Dylan’s one of those guys like Elvis Costello, Tom Waits, and Nick Cave: old songwriting warhorses that mostly fly under the radar of popular culture but are revered by nearly everyone who is into music. These musicians have been creating for so long, their bodies of work so varied, yet their number of “hits” are so slight, that each new listener is likely to come away with a completely different set of songs that they deem best.I think I first got hip to Dylan after really getting into the Beatles. Learning that they were contemporaries and that Dylan had an influence on them made me think “Okay, clearly he’s worth checking out.” So I picked up a cassette of “Blonde on Blonde” and…

Hated it.


Except for “Rainy Day Women,” a sentiment that any high school boy can get behind. But the rest of it was so different than the ‘60’s pop that I was just getting into. My musical appreciation still had some developing to do. And I did keep the cassette, maybe anticipating this. And by the time I was a sophomore in college and got a CD player (that is so weird to actually type out), I got Dylan’s Greatest Hits 1 and 2 and I would gradually immerse myself more and more into his music.
Weirdly enough, the element that most people hate about Dylan is one of my favorite elements: his voice. Given that I’m also a Tom Waits fan, I clearly have a tolerance for voices that aren’t “pretty.” I think these gravelly/nasally/whatever voices underscore a rootsy, naturalistic, non-refined, unpretentious core with which their subject matter often explores. 


Top 10 Albums of 2006

Game Theory – The Roots
The Boxing Mirror – Alejandro Escovedo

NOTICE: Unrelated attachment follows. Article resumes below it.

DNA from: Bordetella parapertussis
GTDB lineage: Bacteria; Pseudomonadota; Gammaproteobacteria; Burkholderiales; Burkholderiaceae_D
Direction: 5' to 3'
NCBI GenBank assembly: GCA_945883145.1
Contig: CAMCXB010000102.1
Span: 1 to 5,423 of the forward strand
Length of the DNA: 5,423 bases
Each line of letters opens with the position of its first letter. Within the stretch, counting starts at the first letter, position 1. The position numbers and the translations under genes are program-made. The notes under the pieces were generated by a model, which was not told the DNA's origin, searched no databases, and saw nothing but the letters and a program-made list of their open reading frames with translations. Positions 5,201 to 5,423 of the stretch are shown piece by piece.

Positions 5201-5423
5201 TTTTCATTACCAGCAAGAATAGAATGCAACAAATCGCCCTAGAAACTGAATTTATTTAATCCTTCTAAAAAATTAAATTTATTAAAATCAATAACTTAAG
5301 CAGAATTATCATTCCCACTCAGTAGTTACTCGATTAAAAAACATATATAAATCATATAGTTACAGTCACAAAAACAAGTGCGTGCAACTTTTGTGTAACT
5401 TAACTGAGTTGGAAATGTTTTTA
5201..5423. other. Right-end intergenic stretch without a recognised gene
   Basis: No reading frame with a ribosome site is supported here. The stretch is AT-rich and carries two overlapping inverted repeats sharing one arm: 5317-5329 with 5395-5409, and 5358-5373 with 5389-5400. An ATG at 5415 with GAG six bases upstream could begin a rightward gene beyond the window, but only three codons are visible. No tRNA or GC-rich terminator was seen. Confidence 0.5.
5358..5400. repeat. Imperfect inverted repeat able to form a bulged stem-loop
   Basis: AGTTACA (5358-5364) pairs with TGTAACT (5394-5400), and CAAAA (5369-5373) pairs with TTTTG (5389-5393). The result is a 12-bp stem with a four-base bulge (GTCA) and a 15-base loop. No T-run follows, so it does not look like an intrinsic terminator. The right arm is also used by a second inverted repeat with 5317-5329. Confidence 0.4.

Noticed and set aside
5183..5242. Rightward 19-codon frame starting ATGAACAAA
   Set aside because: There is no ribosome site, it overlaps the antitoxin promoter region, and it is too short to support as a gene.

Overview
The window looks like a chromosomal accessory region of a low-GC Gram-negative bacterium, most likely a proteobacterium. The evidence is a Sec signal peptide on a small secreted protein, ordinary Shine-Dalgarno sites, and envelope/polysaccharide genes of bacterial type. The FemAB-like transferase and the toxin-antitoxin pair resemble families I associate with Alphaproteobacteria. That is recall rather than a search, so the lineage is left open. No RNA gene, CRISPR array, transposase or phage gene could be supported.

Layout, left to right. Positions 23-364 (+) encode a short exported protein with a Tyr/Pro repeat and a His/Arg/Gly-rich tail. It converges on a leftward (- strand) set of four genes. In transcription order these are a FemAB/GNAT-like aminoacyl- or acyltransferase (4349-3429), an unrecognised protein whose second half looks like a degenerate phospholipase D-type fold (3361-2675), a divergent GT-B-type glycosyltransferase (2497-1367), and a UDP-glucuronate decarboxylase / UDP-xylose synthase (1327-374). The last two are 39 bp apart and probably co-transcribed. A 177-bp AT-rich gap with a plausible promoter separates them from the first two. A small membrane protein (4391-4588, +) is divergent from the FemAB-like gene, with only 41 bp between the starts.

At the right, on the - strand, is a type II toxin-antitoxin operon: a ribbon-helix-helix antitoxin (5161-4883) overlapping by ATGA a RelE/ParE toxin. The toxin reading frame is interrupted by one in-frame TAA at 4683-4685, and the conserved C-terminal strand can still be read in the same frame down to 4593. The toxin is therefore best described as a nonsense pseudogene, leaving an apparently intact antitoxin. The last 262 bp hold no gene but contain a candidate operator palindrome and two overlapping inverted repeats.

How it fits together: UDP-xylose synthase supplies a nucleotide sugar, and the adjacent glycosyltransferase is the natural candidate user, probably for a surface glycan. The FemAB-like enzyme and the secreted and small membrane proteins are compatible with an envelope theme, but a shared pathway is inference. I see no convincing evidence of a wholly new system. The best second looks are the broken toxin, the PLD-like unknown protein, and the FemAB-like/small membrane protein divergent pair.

The Obliterati – Mission of Burma
St. Elsewhere – Gnarls Barkley
Fox Brings the Confessor – Neko Case
Fishscales – Ghostface Killah
Return to Cookie Mountian – TV on the Radio
In the Pines – In the Pines
Begin to Hope – Regina Spektor
Modern Times – Bob Dylan

Bob Dylan: All Along the Watchtower

By Joel Francis

Twenty-plus years after eschewing his “Christian phase,” Bob Dylan assumed the mantle of Old Testament prophet at his joint concert with Willie Nelson at the T-Bones minor league baseball park in Kansas City, Kan.

Dylan cried out warnings of the apocalypse with a voice burdened by so much wisdom and sorrow it frequently broke and scraped under its own weight. There was no alternative but to drench it in echo: This is the way Moses’ voice must have sounded booming down from the mountains, falling like a harsh rain on the sinners’ ears. Then again, if Moses were accompanied by Larry Campbell on steel pedal the way Dylan was, the idolaters likely would have started casting a new statue. Like Isaiah foretelling the destruction of the temple, Dylan’s echo-laden, sparse and mournful arrangement of “All Along the Watchtower,” driven by Campbell’s pedal steel, warns that the future isn’t as bright as many concert-goers would like to believe.

In this new arrangement, the joker and the thief watch in relative safety. From their vantage-point, the riders are no longer approaching, but inside the city walls, raping, ransacking and causing unimaginable destruction. Campbell’s playing suggests that the wind has been howling for some time now._“Look at it,” the thief says in dismay, not wanting to believe his eyes. “We tried to warn them, but no one wanted to listen. Now they’re paying the price.”

A tear trickles down the joker’s cheek as he sees more riders on the horizon. He has lied to the thief, and he knows it: There is no kind of way outta here. The only exit from this horrific scenario is to end the song and turn on the house lights, which is exactly what Dylan does, but only after another of Campbell’s solos. The crowd cheers rapturously, never knowing how close they came to oblivion._But then again, seldom are the prophets’ words heeded in time.